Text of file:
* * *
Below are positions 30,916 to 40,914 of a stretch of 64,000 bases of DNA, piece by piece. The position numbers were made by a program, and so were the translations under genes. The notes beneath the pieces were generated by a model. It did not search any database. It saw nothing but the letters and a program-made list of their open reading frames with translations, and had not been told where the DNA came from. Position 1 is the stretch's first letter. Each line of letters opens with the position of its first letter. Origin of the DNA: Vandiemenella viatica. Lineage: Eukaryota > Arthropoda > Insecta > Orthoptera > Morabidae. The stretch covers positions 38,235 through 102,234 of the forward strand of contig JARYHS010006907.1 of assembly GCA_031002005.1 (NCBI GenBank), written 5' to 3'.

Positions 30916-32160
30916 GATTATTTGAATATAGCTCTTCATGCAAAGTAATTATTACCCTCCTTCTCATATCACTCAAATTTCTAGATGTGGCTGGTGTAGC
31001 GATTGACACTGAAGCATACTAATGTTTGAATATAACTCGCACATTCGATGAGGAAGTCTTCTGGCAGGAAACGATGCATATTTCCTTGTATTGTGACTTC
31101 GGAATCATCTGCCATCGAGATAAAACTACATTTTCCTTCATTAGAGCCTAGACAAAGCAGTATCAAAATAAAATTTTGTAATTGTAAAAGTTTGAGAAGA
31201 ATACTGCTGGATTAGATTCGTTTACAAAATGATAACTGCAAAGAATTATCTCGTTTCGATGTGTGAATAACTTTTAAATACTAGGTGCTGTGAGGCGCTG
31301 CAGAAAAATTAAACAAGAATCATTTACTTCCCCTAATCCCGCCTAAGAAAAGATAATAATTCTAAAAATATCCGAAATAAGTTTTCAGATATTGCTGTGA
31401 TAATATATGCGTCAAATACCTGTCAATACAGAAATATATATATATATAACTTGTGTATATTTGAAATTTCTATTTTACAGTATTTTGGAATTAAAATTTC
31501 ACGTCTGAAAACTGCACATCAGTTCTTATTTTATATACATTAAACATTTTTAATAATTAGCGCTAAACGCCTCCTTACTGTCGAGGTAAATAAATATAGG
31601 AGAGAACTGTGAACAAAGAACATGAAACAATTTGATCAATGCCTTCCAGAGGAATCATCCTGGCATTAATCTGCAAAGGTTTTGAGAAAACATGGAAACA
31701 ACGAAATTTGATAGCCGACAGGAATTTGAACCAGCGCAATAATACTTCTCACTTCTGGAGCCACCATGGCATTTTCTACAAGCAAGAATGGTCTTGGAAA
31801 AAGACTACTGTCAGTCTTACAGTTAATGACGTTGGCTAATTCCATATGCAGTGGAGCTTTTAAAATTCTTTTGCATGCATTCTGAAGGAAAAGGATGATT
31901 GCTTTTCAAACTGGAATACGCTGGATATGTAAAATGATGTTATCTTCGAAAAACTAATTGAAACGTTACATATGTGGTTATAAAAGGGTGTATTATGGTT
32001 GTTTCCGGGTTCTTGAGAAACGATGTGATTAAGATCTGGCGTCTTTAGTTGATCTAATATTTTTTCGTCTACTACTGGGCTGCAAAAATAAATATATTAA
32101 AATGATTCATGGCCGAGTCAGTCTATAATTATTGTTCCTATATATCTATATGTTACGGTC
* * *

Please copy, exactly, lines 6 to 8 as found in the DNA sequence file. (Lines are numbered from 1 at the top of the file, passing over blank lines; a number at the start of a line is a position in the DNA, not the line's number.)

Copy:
31201 ATACTGCTGGATTAGATTCGTTTACAAAATGATAACTGCAAAGAATTATCTCGTTTCGATGTGTGAATAACTTTTAAATACTAGGTGCTGTGAGGCGCTG
31301 CAGAAAAATTAAACAAGAATCATTTACTTCCCCTAATCCCGCCTAAGAAAAGATAATAATTCTAAAAATATCCGAAATAAGTTTTCAGATATTGCTGTGA
31401 TAATATATGCGTCAAATACCTGTCAATACAGAAATATATATATATATAACTTGTGTATATTTGAAATTTCTATTTTACAGTATTTTGGAATTAAAATTTC